I was Looking a Long While (Whitman)

I WAS looking a long while for a clue to the history of the past for myself, and for these chants—and now I have found it;
It is not in those paged fables in the libraries, (them I neither accept nor reject;)
It is no more in the legends than in all else;
It is in the present—it is this earth to-day;
It is in Democracy—(the purport and aim of all the past;)
It is the life of one man or one woman to-day—the average man of to-day;
It is in languages, social customs, literatures, arts;
It is in the broad show of artificial things, ships, machinery, politics, creeds, modern improvements, and the interchange of nations,
All for the average man of to-day.

Just Let Me Say This About That (Poem)

 

from the end of John Bricuth’s brilliant poem (the speaker is either God, the President, everybody’s father, or a combination of the three):

I know you’ll laugh at this, my thoughts began
To clear. I had a kind of revelation, Fish,
That burst of level lighting one associates

With several types of Eastern wisdom–
The seven ways, the twelve steps, the four
Tops, the three pigs–I don’t know…

I know it had a number in it, Fox,
And with that blinding flash I knew, boys, nothing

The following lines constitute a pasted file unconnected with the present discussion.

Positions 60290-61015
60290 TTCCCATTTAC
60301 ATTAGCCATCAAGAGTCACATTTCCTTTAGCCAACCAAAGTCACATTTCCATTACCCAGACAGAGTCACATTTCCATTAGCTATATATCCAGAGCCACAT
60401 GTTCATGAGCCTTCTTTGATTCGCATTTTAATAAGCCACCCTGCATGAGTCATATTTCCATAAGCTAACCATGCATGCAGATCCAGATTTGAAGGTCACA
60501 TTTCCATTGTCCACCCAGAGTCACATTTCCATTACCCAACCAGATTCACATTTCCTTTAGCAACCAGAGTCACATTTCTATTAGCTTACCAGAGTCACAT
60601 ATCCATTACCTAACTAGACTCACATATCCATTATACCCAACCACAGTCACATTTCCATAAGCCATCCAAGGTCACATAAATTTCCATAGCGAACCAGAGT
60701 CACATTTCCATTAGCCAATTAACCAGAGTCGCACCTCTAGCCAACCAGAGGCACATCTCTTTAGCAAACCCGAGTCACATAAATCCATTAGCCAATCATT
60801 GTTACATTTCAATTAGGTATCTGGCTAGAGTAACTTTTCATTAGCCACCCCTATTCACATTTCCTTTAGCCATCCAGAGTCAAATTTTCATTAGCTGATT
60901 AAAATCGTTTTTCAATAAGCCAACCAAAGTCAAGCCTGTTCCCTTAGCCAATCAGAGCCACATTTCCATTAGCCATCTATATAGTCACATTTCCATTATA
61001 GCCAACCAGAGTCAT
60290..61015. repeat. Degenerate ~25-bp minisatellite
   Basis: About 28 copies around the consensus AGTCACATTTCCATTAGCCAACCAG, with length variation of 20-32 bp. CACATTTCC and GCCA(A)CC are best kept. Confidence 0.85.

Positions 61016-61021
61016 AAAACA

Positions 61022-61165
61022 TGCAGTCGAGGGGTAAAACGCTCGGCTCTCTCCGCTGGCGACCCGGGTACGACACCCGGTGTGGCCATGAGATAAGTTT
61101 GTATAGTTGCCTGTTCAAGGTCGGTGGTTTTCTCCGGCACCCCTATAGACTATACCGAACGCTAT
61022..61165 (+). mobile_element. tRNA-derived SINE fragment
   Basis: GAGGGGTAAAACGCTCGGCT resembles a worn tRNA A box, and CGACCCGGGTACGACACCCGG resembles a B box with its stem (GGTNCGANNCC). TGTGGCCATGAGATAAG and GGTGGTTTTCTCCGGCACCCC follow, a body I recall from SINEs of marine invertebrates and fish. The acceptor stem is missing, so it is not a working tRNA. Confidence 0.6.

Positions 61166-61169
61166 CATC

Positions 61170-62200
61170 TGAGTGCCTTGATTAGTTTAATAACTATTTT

Quite restores the rush of vigor to

The blood, the vital fire along the veins
And in the loins to rein the wild horses
Of desire, that taste of life’s late richness,

Its ultimate bouquet, its sauce supreme
That makes you feel, Fish, you could live forever,
No, nothing quite gives back that special thrill,

Seeing we’re Americans, like going
Out and killing something, something on
Two legs that’s short and foreign, name chock full

Of consonants, or something furred or feathered,
Or failing that, with scales. Fox, don’t you
Find that so? that nothing really beats

The heady moment of sweet contrast when,
To make a phrase, they’re laid out like a lox,
And you are not. And isn’t that when all life’s

Puzzles fit, mysteries fall flat?
Tell me, don’t you find it so, Fox? Fox?
Bird? Fish? Now where did those three go?

John Jay Chapman on Josiah Royce

Image result for josiah royce

 

He was spherical, armed cap-a-pie, sleepless, and ready for all comers…He was very extraordinary and knew everything and was a bumble-bee–a benevolent monster of pure intelligence, zigzagging, ranging, and uncatchable.  I always had this feeling about Royce–that he was a celestial insect…Time was nothing to him.  He was just as fresh at the start of a two hours’ disquisition as at the start.  Thinking refreshed him.  The truth was that Royce had a phenomenal memory; his mind was a card-indexed cyclopedia of all philosophy…His extreme accessibility made him a sort of automat restaurant for Cambridge.  He had fixed hours when anyone could resort to him and draw inspiration from him.

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